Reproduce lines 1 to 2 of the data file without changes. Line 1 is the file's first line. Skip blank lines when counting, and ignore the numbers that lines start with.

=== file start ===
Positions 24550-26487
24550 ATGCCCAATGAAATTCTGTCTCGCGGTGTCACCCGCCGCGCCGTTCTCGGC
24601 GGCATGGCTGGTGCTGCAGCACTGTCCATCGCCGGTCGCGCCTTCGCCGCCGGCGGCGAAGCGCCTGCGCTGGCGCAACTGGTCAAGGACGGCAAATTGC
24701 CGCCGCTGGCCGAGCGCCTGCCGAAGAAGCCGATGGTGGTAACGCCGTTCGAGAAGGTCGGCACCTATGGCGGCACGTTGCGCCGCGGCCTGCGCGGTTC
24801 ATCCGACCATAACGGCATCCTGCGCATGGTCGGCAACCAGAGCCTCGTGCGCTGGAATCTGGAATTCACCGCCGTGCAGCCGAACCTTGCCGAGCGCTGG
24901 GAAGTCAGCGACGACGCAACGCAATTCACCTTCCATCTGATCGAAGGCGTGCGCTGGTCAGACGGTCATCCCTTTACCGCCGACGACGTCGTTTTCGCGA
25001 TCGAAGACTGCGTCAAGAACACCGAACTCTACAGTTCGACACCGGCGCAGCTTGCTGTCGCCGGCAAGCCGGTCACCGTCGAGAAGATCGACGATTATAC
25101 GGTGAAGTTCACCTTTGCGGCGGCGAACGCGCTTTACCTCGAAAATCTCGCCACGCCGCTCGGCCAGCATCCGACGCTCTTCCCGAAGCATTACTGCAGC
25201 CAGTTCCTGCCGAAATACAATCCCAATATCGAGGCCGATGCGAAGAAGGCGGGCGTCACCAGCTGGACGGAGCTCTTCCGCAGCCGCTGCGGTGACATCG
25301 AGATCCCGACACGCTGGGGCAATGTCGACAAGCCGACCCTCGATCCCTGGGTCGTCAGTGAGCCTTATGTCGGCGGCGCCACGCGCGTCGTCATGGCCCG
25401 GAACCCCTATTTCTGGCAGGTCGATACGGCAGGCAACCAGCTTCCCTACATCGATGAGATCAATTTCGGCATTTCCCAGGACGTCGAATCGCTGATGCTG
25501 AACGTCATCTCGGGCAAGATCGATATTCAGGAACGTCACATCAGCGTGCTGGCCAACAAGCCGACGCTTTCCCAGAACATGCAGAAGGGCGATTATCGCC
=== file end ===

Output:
Positions 24550-26487
24550 ATGCCCAATGAAATTCTGTCTCGCGGTGTCACCCGCCGCGCCGTTCTCGGC